WASHINGTON - Charlotte Gray says the recent release of her son's killer is like living the pain of his 1999 murder all over again.
Keith Fogle had just begun serving his 10-year sentence for Edward Gray's mistaken-identity murder after finishing a sentence for a federal drug charge. He wasn't tied to the murder until years later.
Fogle had only served about a month of the newer sentence when D.C. Superior Court Judge Julie Becker granted his request for compassionate release due to the risk of the COVID-19 pandemic.
Fogle was released from prison on November 20.
Court filings show in the weeks after Fogle's release probation officers with the Court Services and Offender Supervision Agency did not know his whereabouts until Thursday. He was supposed to have been monitored in the weeks before then, but failed to comply and be in touch with the probation office, according to court records.
Judge Becker has ordered a hearing on the alleged probation violation for January, and according to Gray, Fogle's lawyers have called the lack of adherence to probation a misunderstanding.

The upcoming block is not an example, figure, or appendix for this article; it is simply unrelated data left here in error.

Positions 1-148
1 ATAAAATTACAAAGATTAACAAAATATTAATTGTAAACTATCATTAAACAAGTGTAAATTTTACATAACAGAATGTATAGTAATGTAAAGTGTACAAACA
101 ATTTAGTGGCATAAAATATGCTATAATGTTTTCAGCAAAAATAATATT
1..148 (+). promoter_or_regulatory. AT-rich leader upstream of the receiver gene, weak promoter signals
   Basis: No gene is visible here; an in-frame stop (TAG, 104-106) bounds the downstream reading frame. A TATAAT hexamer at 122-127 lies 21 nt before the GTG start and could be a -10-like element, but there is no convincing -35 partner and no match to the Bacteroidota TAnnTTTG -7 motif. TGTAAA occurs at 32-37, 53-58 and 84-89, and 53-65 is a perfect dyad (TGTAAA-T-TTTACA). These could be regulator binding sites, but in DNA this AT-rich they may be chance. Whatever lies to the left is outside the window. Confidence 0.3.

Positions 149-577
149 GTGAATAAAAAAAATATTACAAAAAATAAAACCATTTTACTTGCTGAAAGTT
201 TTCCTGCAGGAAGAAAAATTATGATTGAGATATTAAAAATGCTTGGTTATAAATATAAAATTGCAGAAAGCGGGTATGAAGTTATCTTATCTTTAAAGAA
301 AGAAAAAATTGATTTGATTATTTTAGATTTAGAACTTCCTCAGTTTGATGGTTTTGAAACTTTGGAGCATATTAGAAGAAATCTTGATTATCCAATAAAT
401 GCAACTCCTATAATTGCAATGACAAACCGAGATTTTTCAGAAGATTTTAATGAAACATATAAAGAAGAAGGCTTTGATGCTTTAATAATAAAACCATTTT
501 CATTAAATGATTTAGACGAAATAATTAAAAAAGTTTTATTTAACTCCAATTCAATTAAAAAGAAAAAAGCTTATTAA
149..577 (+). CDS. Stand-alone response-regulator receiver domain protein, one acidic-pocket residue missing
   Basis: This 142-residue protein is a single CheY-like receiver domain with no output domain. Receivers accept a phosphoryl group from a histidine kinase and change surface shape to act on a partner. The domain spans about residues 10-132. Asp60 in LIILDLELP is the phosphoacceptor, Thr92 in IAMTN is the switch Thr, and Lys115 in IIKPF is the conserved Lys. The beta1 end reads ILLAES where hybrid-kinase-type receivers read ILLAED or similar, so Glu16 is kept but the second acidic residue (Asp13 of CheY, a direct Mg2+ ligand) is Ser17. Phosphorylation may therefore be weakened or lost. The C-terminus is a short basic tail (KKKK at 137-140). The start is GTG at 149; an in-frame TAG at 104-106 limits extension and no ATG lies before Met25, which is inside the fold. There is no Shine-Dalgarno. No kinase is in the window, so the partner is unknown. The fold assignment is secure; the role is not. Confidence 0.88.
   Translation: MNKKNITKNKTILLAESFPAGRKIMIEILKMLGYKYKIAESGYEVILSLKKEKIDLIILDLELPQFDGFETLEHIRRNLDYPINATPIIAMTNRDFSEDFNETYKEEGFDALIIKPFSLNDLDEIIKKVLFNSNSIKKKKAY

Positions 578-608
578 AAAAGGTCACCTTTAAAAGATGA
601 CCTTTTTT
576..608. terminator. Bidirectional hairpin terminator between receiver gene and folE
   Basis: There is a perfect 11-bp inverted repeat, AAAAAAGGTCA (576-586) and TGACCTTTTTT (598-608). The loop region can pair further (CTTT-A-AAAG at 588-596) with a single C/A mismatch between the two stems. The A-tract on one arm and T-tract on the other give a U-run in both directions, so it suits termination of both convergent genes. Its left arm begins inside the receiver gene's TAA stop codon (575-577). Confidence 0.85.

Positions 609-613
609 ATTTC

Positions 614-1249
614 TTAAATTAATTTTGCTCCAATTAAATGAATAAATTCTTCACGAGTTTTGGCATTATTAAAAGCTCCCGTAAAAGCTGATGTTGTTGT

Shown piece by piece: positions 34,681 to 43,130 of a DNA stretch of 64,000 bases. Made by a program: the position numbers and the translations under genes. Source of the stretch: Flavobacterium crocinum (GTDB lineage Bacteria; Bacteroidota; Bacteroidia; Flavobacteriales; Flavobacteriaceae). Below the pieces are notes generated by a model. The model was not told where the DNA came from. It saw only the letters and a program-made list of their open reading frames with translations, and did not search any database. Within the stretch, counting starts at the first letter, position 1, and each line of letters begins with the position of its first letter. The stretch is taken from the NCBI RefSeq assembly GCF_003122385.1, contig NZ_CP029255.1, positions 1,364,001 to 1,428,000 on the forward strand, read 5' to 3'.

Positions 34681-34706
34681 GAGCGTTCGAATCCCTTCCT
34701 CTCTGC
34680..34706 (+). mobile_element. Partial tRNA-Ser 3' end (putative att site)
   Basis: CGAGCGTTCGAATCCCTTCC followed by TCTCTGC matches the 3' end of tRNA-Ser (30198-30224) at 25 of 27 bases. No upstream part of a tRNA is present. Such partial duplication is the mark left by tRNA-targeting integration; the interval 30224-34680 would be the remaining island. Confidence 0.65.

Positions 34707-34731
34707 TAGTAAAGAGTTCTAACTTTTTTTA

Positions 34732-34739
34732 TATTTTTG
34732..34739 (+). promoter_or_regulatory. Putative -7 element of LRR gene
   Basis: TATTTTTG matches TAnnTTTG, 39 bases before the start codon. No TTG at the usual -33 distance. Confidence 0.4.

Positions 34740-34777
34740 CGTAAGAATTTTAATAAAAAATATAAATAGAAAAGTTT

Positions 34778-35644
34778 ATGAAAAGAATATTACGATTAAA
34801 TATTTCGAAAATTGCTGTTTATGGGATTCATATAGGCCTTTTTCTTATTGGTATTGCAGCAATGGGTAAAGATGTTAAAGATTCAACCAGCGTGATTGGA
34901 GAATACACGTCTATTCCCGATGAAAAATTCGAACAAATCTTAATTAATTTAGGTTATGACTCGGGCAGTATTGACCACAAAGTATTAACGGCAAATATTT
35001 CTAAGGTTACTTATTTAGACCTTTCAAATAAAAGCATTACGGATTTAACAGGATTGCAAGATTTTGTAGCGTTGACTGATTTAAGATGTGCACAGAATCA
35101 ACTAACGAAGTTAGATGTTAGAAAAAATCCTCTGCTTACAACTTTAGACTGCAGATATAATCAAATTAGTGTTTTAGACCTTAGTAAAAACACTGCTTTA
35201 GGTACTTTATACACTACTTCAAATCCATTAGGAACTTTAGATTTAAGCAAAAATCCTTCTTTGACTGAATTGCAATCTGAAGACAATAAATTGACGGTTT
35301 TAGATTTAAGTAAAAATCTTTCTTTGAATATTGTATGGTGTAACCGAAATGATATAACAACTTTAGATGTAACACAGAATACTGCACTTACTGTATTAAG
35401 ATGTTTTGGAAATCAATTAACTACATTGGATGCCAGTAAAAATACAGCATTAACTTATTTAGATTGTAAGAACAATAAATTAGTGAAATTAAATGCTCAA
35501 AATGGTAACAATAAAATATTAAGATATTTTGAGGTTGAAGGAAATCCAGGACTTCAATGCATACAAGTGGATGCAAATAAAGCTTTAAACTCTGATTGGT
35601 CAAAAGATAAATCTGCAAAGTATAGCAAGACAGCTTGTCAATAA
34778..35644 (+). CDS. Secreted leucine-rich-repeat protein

Gray is still demanding an explanation from Judge Becker about why she released Fogle in the first place.
"It was just well he got a chance of catching COVID so let's let him go free. That's not fair the the family. We're being victimized twice. Once with the death and now this," Gray said.
The judge indicated in her release order that she would file a document with the court elaborating on her decision, but has not done so yet.
"We were sure that at least for 10 years we didn't have to worry about it and now we're in this position of looking over our shoulders," Gray said.